Friday, July 16, 2010

Empaths: Cruelty & Forgiveness

When I was growing up, I had alot of issues in my life.  Some were severe, while others were simply perceived as severe through my adolescent mind.  A single word had the power to slice me to the core, particularly if it came from those I depended on: family, friends and/or lovers.

Socially I tended to gravitate toward people who were also 'different'.  In this case, it was people who were labeled as 'rejects'.  This included the role-players, the goths, the pagans, the emos, the drug addicts, the alcoholics, the sexually promiscuous people.  The reason why I was drawn to people like this is because we shared a common bond, despite our differences.  That is, all of us had been abused in some way or another.  All of us suffered from severe low self esteem.  And we huddled together, dysfunctionally supporting one another, because our realities were so painful that we couldn't bear to face them head on alone.

But even this group had a tendency to be fickle at times.  I remember one incident wherein my boyfriend came to my door late at night and told me he was running away to kill himself.  I had just joined that particular group and didn't know him all that well, so I panicked and told my parents.  They made me call the police to report it.

A few days later I found out he was a chronic runaway because his father physically abused him.  That was the day the police came to our school to talk to all of his friends, me included, to see if they could find him.

After being questioned by the police, which was around lunch time, the entire group of people I had called my friends (about 20 or so people...give or take) came up to me and told me what a horrible person I was.  Because, you see, they blamed me for all this trouble.  They probably called me every name you can think of and then some.

The one thing I can say is that I stood there, as all of that anger and aggression hit me like a tidal wave, and I didn't cry.  When their ranting was over, I simply asked, "Are you all done?", and they left soon after.  And it was only then, in the arms of one of my dearest friends, that I broke down and cried.

Time moved on and I was forgiven.  But that says something about my maturity level and my level of codependency on that group, at that time.  I didn't have the strength or the will to cut myself off from that group, which had become my lifeline, no matter how low I sunk.  And believe me when I say, that particular group's level of debasement had no limit.

This same person, who was a chronic runaway, through subsequent years held scissors to my throat, threatened to throw me out a window, and periodically was also a good friend.

Now imagine, just for a second, surrounding yourself with a whole group of people who share in that mentality.  Friends who carved on each other with razor blades, just for fun.  Friends who had no qualms about participating in any type of sexual play (nothing was out of bounds).  Friends who could threaten your life as easily as smile and be friendly with you.

And imagine going along with the flow, wherever it leads you....with no thoughts of self preservation.  Imagine being so dead inside, that whatever happened was okay, because you didn't think you deserved any better anyway.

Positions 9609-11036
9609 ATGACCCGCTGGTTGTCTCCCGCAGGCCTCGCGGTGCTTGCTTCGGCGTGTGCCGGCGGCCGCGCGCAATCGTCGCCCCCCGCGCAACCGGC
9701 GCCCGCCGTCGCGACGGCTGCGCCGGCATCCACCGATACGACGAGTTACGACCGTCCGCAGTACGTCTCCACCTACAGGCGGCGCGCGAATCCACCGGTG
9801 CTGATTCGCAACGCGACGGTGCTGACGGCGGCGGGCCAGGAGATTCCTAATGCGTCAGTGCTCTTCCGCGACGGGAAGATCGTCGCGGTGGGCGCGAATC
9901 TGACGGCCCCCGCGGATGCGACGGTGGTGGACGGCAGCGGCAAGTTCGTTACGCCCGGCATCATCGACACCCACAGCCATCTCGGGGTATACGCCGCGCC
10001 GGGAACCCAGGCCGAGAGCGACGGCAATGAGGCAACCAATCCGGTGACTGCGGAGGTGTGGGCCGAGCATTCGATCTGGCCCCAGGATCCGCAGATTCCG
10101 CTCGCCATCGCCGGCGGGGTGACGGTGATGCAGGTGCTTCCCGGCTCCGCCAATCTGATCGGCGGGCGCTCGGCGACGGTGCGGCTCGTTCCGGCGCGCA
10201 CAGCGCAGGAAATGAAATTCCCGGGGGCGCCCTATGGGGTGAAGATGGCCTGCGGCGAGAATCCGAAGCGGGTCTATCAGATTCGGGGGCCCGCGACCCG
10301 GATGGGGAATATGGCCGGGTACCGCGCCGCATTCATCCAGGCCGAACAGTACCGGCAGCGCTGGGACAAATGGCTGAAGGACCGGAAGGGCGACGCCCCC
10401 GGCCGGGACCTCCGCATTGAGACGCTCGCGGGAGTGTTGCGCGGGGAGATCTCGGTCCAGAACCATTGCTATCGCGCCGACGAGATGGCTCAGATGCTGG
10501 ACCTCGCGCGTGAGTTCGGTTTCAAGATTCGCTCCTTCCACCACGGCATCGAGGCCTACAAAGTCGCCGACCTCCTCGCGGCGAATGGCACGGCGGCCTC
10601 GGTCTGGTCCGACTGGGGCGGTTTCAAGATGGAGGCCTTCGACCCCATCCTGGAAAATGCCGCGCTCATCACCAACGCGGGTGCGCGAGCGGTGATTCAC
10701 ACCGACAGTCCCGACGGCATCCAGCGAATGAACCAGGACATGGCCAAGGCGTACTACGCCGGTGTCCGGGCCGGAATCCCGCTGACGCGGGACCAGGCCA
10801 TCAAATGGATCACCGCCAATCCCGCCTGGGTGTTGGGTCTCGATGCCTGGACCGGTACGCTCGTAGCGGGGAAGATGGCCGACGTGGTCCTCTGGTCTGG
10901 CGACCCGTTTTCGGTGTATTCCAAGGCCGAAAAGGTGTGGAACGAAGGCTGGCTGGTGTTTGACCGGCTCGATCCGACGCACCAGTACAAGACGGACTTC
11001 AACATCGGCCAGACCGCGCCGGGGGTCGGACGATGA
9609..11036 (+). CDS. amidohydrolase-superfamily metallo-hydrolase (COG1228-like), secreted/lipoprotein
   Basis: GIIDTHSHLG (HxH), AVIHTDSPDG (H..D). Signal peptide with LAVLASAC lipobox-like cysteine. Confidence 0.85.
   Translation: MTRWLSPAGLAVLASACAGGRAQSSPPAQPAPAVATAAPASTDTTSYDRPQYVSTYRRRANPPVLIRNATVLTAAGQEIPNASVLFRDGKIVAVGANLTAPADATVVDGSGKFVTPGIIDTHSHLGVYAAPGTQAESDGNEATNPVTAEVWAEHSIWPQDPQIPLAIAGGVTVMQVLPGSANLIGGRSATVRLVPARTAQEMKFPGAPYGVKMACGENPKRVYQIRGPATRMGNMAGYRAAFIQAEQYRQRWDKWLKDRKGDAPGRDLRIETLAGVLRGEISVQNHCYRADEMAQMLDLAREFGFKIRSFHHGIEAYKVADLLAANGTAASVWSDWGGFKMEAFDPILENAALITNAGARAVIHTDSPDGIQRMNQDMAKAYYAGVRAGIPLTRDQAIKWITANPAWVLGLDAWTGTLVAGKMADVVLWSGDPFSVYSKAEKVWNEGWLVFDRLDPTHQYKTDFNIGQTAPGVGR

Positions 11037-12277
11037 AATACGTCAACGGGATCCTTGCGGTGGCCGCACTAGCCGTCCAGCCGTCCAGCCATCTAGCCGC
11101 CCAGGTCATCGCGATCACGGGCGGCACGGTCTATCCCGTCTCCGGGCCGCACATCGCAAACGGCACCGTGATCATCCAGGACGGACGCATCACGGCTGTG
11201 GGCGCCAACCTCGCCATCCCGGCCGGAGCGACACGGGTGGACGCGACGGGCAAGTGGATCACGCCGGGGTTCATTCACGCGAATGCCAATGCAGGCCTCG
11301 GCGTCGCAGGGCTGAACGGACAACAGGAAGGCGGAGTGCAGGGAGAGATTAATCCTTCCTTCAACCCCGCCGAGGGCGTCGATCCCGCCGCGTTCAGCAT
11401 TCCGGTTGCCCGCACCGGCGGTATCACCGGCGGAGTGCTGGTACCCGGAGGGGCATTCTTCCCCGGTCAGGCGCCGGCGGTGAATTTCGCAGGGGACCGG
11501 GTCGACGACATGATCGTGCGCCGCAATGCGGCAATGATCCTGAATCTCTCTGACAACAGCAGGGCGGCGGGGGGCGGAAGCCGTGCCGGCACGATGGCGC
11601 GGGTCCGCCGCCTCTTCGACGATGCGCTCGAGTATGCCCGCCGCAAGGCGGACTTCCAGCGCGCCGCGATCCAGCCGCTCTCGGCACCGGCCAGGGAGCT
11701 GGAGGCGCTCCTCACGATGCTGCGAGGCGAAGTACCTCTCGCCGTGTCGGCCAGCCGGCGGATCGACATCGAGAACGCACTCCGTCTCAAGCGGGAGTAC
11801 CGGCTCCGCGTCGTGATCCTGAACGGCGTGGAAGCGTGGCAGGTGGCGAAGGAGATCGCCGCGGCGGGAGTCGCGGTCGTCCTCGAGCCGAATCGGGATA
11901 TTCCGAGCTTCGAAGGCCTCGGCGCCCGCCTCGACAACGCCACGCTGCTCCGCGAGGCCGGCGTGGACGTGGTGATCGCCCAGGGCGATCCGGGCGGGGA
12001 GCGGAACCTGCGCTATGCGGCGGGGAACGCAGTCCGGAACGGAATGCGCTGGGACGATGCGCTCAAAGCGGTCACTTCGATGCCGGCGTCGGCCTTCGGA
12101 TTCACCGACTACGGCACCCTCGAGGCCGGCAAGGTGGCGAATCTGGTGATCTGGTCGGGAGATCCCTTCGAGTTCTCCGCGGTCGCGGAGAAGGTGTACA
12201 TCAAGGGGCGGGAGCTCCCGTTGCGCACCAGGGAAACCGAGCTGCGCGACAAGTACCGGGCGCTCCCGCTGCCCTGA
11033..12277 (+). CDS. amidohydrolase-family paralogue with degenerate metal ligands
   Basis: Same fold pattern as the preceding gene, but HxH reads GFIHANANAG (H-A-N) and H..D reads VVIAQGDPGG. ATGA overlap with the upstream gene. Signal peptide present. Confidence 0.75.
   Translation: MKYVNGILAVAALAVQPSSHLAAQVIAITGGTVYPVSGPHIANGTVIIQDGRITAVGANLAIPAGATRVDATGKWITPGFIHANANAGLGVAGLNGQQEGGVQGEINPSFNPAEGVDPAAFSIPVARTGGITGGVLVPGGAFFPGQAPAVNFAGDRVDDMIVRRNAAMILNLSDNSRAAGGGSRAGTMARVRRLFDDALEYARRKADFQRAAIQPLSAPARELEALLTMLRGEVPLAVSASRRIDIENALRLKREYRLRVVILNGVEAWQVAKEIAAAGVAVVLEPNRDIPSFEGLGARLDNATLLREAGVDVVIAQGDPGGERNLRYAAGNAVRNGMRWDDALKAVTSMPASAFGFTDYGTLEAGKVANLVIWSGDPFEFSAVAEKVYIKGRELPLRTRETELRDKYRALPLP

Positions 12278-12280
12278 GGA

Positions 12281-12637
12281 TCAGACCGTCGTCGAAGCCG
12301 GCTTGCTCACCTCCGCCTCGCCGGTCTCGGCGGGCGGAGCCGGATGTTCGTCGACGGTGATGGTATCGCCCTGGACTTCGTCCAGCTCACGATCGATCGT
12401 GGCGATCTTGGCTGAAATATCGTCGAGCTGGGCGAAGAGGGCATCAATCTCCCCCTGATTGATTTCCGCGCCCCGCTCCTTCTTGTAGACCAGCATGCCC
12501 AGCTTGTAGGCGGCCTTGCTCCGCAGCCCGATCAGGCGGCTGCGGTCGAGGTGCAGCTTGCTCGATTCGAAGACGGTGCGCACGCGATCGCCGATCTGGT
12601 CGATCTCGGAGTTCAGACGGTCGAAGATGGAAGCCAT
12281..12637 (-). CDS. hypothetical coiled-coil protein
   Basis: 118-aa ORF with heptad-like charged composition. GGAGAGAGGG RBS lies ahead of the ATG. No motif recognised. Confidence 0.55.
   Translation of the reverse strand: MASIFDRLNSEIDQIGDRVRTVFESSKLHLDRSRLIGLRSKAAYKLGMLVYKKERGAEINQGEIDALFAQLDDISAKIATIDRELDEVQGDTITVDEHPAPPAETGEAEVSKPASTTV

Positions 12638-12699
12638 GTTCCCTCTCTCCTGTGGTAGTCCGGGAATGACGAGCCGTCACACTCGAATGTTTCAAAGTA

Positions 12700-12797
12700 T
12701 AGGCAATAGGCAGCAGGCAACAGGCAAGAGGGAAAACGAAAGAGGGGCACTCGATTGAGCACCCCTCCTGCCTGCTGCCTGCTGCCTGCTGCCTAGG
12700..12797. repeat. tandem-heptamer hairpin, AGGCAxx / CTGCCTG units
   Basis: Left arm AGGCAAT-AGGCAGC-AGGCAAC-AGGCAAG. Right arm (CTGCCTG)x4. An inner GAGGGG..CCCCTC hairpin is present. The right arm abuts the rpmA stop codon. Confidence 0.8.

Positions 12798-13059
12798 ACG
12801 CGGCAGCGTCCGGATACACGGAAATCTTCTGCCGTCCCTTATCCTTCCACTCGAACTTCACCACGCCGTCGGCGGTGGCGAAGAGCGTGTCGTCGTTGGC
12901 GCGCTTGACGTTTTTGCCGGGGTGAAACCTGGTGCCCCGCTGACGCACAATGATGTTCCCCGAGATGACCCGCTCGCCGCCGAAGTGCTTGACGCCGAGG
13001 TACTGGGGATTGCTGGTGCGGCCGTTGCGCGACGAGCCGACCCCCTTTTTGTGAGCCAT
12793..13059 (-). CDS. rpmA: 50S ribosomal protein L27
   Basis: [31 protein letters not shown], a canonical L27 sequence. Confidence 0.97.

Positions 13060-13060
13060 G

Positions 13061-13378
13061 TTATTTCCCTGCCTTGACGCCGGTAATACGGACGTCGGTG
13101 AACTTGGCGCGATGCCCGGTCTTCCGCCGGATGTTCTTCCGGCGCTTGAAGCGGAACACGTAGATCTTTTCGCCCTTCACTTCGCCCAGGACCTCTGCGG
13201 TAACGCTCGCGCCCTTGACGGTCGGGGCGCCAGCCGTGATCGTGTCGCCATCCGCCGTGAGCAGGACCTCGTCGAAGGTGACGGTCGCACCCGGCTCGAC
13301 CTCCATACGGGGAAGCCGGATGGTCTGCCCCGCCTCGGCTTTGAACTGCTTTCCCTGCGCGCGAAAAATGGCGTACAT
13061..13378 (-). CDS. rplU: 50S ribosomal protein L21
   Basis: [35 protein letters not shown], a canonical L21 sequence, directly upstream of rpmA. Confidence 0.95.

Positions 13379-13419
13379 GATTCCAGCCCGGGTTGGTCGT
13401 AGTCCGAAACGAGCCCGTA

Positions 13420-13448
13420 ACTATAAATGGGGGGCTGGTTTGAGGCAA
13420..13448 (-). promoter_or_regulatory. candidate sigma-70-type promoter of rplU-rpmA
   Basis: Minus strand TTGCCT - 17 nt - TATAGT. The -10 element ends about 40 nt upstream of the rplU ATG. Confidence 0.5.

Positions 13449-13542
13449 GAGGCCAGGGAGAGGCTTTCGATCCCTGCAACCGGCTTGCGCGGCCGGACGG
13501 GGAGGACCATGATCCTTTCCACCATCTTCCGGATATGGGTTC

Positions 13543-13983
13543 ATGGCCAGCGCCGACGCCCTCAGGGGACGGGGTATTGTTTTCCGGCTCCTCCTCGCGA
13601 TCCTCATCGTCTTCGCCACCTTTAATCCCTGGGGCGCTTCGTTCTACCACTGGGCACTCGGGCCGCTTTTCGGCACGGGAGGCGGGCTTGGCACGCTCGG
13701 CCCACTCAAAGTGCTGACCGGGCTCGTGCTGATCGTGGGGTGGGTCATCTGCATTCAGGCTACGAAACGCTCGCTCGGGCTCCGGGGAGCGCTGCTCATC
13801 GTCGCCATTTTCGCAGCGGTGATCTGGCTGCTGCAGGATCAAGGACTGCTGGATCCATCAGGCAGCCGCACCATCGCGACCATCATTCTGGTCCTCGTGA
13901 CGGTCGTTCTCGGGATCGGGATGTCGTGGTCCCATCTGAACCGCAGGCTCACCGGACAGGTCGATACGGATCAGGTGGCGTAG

Looking back on that history, I could feel self hatred and shame for my actions.  I could also feel bitter for the way I was treated back then.  But what eventually saved me from that particular form of bondage to the past, was looking at them all, not as people who had hurt me, but as people who were suffering right along with me.  And in understanding my own pain, I could certainly empathize with theirs. 

We were all suffering.  We were all hurting.  And, in a way, to hate them and blame to hate and blame myself.  My own actions from that time are done and gone there is no way to change them, even if I wanted to.  So are theirs.

The point of writing this is to remind people of one thing.  When someone hurts you through word or deed, it's okay to feel what you are going to feel about it.  It's okay to say that it hurt you.  And it's okay to be angry....for a time, as well.

But after the anger has subsided and the pain has turned into a dull throb, try seeing the situation from their perspective.  We do this, not to justify and/or validate their behavior to us, but to understand that they are people who have suffered in their own lives, just like us.  They carry around the same kinds of doubt and confusion we do.  We do this...because it is the very essence of empathy.  To see beneath the surface of a situation to the reasons which hide there, just out of view from the physical world.

It is the hardest form of empathy there is, because it asks you to rise above your own pain and see the person, who hurt you, in different light.  It asks you to see more than just the moments where their words and/or actions penetrated your shield and caused you to hurt.  It asks you to see them as they truly are....good and bad.  And it's extremely hard because, often times, it can lead to forgiveness.  Understanding begets forgiveness.

This is something we all have to struggle with, because we all are fighting that urge to stay angry and perhaps even self righteous.  It is humbling.  And it is cleansing.

So think about it, even if you can not bring yourself to do it now.  The when isn't as important as the knowledge that you can do it.  Because you can do it whenever you are ready.  ^_^

No comments:

Post a Comment